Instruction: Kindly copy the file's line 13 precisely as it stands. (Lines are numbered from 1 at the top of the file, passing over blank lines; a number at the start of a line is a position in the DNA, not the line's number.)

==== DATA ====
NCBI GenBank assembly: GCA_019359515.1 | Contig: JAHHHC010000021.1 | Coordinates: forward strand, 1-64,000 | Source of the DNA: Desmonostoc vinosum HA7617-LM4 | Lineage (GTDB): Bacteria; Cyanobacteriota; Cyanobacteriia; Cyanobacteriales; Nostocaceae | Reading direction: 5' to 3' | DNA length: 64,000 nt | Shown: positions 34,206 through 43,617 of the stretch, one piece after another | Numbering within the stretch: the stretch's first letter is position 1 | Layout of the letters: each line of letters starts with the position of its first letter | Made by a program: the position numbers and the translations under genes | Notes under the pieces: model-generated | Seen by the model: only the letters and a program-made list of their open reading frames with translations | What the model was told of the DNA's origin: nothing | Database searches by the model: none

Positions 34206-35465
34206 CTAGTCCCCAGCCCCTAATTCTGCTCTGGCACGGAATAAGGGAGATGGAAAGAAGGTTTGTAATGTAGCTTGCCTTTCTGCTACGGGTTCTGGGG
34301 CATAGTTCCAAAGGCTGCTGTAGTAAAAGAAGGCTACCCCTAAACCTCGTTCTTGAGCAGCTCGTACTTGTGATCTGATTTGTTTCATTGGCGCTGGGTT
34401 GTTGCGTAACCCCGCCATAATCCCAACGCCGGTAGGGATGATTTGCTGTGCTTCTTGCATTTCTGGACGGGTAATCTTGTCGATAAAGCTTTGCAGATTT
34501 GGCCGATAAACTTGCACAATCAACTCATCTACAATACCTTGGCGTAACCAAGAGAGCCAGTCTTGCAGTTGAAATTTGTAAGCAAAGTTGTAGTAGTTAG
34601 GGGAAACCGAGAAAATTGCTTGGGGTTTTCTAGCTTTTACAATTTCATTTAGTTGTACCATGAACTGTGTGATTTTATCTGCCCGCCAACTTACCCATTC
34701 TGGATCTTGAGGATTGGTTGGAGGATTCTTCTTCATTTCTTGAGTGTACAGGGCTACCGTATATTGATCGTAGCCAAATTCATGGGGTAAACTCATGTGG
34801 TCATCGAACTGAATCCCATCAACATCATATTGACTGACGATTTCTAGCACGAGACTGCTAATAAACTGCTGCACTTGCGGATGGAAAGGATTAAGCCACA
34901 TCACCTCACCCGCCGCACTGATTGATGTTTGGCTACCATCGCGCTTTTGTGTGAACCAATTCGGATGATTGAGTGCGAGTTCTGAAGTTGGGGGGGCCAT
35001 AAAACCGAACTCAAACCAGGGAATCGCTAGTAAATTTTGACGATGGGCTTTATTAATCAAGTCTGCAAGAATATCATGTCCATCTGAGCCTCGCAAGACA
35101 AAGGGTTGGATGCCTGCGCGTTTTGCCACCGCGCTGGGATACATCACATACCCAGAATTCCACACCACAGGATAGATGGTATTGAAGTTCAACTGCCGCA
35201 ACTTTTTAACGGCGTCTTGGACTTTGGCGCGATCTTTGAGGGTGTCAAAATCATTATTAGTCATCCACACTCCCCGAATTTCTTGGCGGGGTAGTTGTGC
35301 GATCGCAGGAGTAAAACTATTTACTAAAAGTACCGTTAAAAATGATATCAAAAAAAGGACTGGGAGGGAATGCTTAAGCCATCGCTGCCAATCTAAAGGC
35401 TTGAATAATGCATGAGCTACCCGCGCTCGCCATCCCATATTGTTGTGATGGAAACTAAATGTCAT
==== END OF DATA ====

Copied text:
35201 ACTTTTTAACGGCGTCTTGGACTTTGGCGCGATCTTTGAGGGTGTCAAAATCATTATTAGTCATCCACACTCCCCGAATTTCTTGGCGGGGTAGTTGTGC